Weed’s effect on testosterone and sperm
There may therefore be a great sense of relief at the fact that smoking weed isn’t detrimental to testosterone. But does that mean it’d be a similar case for its effect on sperm?
Another study was conducted to uncover the effects of smoking weed on sperm. It found that sperm count was indeed lower in men who hadn’t ever smoked weed, and higher in men who had.
And regardless of whether the men were still current weed smokers or former ones, they seemed to have sperm that were of higher quality to the sperm of complete non-weed smokers. (Coincidentally, this also went for their testosterone levels.)
These results might be considered very surprising, considering a lot of previous studies over the years have concluded that weed negatively impacts the male sex reproductive system.
However, the majority of those had been performed on rats. Yet, there were a few that had been carried out on men. Still, the results are entirely different, even though the men in this recent study smoked 2 joints per week, on average.
However, this doesn’t mean we can completely throw caution to the wind. Even the lead researcher of this study (Jorge Chavarro) isn’t sure why the experiment yielded such results.
He suggests that it could be because those men taking testosterone tend to be more on the risk-taking side – smoking weed being an example of this. And therefore, they might already have higher testosterone concentrations, to begin with.
And another study has shown there are yet more intricate details needing assessment. Carried out in Britain on men under 30 years of age, the experiment was one of the world’s largest studies conducted on marijuana and sperm morphology.
Sperm morphology refers to how well sperm can swim. I.e. Whether they can swim with speed to fertilize an egg, or if they’re slower and have difficulty making it into the female reproductive tract.
The study showed that men who already didn’t have much sperm with normal morphology were twice as likely to have smoked weed within the last few months.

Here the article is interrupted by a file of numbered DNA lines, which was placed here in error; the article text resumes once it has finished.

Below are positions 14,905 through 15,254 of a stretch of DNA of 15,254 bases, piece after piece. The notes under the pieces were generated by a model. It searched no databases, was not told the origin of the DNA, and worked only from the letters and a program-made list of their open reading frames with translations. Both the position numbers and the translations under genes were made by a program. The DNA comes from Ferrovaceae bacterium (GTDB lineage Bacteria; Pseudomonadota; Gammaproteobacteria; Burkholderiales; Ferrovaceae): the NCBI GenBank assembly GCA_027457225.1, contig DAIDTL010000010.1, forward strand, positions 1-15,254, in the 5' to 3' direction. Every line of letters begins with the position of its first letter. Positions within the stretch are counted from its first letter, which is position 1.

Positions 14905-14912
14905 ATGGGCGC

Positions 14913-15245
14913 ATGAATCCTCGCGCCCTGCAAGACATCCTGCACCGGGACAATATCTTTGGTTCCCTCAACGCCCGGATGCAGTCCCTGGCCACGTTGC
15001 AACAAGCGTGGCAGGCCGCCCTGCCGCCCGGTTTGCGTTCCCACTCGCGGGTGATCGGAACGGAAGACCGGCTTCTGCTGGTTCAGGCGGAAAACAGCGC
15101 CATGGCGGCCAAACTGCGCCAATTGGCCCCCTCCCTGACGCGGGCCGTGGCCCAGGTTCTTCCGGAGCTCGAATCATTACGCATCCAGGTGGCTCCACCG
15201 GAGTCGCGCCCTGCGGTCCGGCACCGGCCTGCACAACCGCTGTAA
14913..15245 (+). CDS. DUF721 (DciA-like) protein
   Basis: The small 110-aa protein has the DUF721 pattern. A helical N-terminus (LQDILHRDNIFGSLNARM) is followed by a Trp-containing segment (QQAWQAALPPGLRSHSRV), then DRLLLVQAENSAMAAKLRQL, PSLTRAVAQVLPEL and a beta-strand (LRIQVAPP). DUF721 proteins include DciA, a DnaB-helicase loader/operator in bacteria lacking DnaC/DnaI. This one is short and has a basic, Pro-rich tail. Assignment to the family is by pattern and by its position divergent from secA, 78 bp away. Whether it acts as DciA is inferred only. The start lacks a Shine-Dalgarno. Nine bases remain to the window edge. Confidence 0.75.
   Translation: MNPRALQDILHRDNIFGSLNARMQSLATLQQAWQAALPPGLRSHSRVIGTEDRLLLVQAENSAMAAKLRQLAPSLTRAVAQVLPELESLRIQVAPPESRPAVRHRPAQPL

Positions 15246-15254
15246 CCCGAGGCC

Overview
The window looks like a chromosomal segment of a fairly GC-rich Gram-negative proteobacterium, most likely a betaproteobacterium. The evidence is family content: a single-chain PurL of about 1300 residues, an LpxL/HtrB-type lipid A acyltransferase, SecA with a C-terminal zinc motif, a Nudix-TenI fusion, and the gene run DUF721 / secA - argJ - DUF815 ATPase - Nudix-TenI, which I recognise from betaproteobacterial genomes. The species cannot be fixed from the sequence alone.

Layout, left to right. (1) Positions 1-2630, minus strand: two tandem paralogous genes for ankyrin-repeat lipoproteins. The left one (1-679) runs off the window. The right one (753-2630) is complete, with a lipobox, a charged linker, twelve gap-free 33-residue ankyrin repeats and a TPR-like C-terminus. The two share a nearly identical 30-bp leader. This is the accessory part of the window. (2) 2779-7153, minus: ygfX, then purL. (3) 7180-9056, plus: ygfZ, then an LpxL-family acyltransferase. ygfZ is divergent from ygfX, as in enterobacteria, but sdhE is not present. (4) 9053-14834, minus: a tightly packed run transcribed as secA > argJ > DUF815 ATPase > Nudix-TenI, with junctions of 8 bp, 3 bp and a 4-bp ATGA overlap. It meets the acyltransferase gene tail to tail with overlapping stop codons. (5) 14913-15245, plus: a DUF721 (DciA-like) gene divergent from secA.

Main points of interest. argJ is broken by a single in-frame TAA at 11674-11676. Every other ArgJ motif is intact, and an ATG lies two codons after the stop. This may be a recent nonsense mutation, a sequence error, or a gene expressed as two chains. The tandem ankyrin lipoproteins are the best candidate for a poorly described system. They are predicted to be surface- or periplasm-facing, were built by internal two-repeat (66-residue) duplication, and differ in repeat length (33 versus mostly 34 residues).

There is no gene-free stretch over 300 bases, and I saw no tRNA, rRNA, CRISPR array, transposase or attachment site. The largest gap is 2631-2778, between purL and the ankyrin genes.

Researchers had also taken into account other potential factors such as how much alcohol they drank, their BMI, their chosen form of underwear, and whether they’d had Mumps in the past. But those bore no impact on the results.
However, more recent research has taken place at a fertility center in Massachusetts, which tested semen samples from 662 men.
It showed that there weren’t any noteworthy distinctions between the sperm samples. Again, suggesting that smoking weed may not have any significant effect on men’s reproductive system.
The difficulty in connecting weed with testosterone
Having read through some of this research, you may be more bewildered about weed than before.
But the fact of the matter is that there simply hasn’t been enough studies to come to a definitive conclusion. And the rate at which cannabis is becoming more legalized and accessible is much faster than the rate we’re learning about how it affects us.
Part of the confusion lies at the fact that testosterone is a hormone, which can fluctuate because of a whole number of things.
From what food you’ve had, to your sleep patterns, how much you exercise, and even how you’re feeling about other situations in your life. The hormone, as well as all these factors, is never the same for any one person.
Then there’s the weed itself. You can’t measure its impact without taking into account the type of weed it is, how much of it you have when you have it, how often you have it, how long you’ve been using it for, and so on.
And whilst there is a wealth of research that has tried to achieve accurate measurements and conclusions on the matter, the inconclusive results mean we can only really make our judgments on how likely it is for weed to lower testosterone.
With that in mind, it’s probably better to err on the side of caution. Perhaps dabbling in it from time to time may not be so terrible, but knowing when to curtail smoking is key.
Also, being aware of other habits it causes, which is known not to be good for testosterone. Such as the overeating that can accompany it, popularly known as ‘the munchies’.
You are probably aware that excess weight and a poor diet are known to lower testosterone levels, which is why it’s important to remember to eat healthily, even if smoking marijuana and having a desire to snack.
Ultimately, it’s down to every individual man to decide for themselves: Just how much is weed worth to me?